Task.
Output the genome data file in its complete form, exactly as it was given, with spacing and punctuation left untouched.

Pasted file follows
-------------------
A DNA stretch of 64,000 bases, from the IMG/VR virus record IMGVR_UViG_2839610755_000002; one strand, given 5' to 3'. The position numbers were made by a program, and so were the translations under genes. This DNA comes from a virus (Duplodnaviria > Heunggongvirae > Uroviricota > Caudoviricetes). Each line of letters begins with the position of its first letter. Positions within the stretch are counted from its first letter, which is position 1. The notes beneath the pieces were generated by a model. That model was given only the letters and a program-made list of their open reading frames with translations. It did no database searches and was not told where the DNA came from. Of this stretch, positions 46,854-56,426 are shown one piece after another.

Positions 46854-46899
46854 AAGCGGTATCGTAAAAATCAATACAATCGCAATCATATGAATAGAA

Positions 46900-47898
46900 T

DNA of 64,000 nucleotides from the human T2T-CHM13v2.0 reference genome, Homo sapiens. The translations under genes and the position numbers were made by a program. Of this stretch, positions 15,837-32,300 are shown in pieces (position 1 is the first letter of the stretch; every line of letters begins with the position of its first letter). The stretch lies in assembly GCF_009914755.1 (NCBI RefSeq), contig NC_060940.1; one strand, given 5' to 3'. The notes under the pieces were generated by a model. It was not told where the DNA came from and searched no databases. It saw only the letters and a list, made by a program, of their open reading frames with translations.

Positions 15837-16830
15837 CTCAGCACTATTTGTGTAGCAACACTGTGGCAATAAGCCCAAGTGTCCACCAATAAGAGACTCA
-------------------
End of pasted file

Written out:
A DNA stretch of 64,000 bases, from the IMG/VR virus record IMGVR_UViG_2839610755_000002; one strand, given 5' to 3'. The position numbers were made by a program, and so were the translations under genes. This DNA comes from a virus (Duplodnaviria > Heunggongvirae > Uroviricota > Caudoviricetes). Each line of letters begins with the position of its first letter. Positions within the stretch are counted from its first letter, which is position 1. The notes beneath the pieces were generated by a model. That model was given only the letters and a program-made list of their open reading frames with translations. It did no database searches and was not told where the DNA came from. Of this stretch, positions 46,854-56,426 are shown one piece after another.

Positions 46854-46899
46854 AAGCGGTATCGTAAAAATCAATACAATCGCAATCATATGAATAGAA

Positions 46900-47898
46900 T

DNA of 64,000 nucleotides from the human T2T-CHM13v2.0 reference genome, Homo sapiens. The translations under genes and the position numbers were made by a program. Of this stretch, positions 15,837-32,300 are shown in pieces (position 1 is the first letter of the stretch; every line of letters begins with the position of its first letter). The stretch lies in assembly GCF_009914755.1 (NCBI RefSeq), contig NC_060940.1; one strand, given 5' to 3'. The notes under the pieces were generated by a model. It was not told where the DNA came from and searched no databases. It saw only the letters and a list, made by a program, of their open reading frames with translations.

Positions 15837-16830
15837 CTCAGCACTATTTGTGTAGCAACACTGTGGCAATAAGCCCAAGTGTCCACCAATAAGAGACTCA